# IEEE 754-1985, Binary 64, Floating Point Number Examiner

Chris W. Johnson

April 27, 2018

All floating point numeric representations have limitations, so it’s vitally important to understand the effects of those limitations, especially if you’re writing software, and possibly even if you are merely using a spreadsheet.

The two principal issues with floating point are that (1) it sacrifices precision in order to preserve magnitude, and (2) in most cases (as in this case), the components of the floating point number are handled as conventional binary quantities (as opposed to binary representations of base 10 digits), while being accepted-from, and presented-to, humans as approximate conversions to base 10 (decimal) numbers. It is hoped that this tool will assist people in building an understanding of the causes and effects of such issues.

The “IEEE 754-1985,
binary 64” format is a very common floating point format used by
Java to represent numbers in its
`double`

primitives and `Double`

objects, and for all floating point calculations. By extension, it will be used to represent double-precision
floating point values in any of the other languages that run inside the
Java Virtual Machine (JVM). It is also used by
languages unrelated to Java and the JVM, notably Javascript,
which uses it to represent essentially all numbers,
Python which uses it on most platforms,
and C/C++ which use it where it is the host CPU’s native representation.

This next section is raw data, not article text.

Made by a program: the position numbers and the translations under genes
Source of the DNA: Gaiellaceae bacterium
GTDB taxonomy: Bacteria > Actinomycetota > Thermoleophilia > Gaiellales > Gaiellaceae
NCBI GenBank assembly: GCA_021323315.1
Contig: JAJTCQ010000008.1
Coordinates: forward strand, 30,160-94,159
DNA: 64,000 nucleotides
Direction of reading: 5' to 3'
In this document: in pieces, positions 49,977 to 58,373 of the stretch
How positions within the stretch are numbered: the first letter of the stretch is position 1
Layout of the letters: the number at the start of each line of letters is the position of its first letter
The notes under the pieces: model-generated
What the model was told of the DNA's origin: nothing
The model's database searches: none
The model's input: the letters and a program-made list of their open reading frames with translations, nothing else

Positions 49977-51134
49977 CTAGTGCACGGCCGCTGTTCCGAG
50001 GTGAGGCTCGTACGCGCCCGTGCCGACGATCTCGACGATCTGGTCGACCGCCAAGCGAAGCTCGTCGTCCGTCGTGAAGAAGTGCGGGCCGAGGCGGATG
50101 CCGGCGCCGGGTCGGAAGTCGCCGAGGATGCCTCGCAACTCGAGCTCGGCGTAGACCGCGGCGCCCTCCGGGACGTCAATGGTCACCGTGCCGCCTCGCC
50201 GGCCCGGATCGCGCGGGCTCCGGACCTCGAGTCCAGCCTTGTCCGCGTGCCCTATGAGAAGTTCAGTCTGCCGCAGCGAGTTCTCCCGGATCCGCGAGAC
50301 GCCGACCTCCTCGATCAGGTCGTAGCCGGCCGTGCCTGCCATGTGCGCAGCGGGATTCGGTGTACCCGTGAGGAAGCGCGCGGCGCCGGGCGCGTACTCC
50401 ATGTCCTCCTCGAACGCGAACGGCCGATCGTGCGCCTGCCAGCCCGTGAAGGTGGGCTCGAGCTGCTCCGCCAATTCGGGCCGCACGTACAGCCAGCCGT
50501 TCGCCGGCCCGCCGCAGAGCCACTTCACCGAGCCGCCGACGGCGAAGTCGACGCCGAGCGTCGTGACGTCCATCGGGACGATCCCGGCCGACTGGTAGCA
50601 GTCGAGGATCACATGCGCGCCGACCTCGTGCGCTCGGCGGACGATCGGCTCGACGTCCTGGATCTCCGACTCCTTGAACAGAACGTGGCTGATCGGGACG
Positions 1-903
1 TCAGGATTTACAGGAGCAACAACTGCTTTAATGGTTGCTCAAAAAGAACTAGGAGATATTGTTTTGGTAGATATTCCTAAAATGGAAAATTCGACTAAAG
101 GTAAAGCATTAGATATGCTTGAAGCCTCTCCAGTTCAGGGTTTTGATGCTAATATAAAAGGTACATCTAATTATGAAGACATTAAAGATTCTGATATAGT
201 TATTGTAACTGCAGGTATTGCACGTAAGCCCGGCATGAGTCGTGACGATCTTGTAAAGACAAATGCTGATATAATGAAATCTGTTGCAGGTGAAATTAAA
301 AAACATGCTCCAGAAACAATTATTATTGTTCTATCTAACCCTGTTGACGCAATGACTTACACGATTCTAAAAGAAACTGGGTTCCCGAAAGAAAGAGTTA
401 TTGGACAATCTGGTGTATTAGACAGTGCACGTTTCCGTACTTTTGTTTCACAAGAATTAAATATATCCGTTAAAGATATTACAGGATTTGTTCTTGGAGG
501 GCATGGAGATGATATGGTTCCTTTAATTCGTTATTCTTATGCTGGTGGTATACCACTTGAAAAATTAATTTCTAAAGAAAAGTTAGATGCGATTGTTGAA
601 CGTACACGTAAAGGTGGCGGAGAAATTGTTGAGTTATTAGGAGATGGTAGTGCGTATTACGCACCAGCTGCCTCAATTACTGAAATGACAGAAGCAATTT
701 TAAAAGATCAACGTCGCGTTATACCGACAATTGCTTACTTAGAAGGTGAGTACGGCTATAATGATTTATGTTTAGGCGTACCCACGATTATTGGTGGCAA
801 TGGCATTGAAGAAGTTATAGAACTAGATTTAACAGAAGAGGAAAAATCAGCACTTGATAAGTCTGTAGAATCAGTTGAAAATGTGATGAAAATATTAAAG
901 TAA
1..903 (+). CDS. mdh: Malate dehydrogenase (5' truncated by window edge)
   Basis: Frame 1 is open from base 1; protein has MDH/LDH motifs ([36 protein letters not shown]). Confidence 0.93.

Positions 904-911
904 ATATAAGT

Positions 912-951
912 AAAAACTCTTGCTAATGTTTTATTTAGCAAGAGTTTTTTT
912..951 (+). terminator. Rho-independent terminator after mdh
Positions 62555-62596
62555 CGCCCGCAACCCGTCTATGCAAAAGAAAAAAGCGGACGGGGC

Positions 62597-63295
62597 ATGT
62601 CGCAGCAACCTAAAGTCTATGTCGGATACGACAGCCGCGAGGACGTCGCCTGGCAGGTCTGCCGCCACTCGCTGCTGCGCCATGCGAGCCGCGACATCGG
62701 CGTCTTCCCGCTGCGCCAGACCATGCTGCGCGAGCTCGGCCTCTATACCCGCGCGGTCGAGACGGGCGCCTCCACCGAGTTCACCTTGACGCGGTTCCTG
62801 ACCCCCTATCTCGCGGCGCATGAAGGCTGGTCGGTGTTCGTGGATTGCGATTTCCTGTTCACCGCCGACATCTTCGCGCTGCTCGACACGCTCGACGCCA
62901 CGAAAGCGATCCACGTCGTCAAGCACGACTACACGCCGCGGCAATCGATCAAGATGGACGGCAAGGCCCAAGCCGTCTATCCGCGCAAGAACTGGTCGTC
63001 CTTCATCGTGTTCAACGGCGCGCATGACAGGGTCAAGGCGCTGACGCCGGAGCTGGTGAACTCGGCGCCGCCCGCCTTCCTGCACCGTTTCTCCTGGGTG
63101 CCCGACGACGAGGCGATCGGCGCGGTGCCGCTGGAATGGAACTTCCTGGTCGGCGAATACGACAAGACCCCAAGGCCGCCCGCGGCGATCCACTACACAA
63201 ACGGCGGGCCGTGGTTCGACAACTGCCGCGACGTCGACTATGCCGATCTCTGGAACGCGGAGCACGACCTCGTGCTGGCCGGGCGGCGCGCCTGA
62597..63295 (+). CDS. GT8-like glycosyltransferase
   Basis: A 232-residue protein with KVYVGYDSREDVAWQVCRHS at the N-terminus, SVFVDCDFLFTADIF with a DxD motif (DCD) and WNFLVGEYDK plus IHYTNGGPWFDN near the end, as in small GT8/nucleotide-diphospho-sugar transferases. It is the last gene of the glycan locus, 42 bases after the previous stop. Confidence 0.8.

Floating Point Format | IEEE 754-1985, binary 64 | |
---|---|---|

Value, Typical Text Representation (Decimal) | ||

Value, Actual, Binary | Bits 63-0 | ${\mathrm{}}_{2}$ |

Value, Actual, Hexadecimal | Bits 63-0 | ${\mathrm{}}_{16}$ |

Sign | Bit 63 | |

Exponent | Bits 62-52 | |

Mantissa Leading Bit | Implicit | |

Mantissa | Bits 51-0 | |

Value Calculation | = Full Precision Result ≅ (single precision result) |

## Change the Bits and See What Happens…

Click on the bits to toggle their values. This page updates immediately.

± | Exponent | Mantissa | |||||||||||||||||||||||||||||||||||||||||||||||||||||||||||||
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— | — | — | — | — | — | — | — | — | — | — | — | — | — | — | — | — | — | — | — | — | — | — | — | — | — | — | — | — | — | — | — | — | — | — | — | — | — | — | — | — | — | — | — | — | — | — | — | — | — | — | — | — | — | — | — | — | — | — | — | — | — | — | — |

## Conventions:

- All hexadecimal and binary numbers are displayed in big-endian format.
- Bits are numbered from zero to 63 (inclusive), with bit 63 (the highest-order, or most significant, bit) being the left-most bit.
- Hexadecimal numbers are prefixed with “0x”, or suffixed with a subscripted “16”.
- Where they save space, hexadecimal (rather than decimal) numbers are used in the formulas shown here.
- Steps required to transform a number into the value used in the final Floating point calculation are separated with right arrow (“➔”) symbols. (It’s not enough to know the layout of the bits in the number, there are rules governing what’s done with those bits. The transformations are the manifestations of the rules applicable to the various bit fields.)
- The symbol “^” is used to indicate that the number prior to it should be raised to the power of the number after it.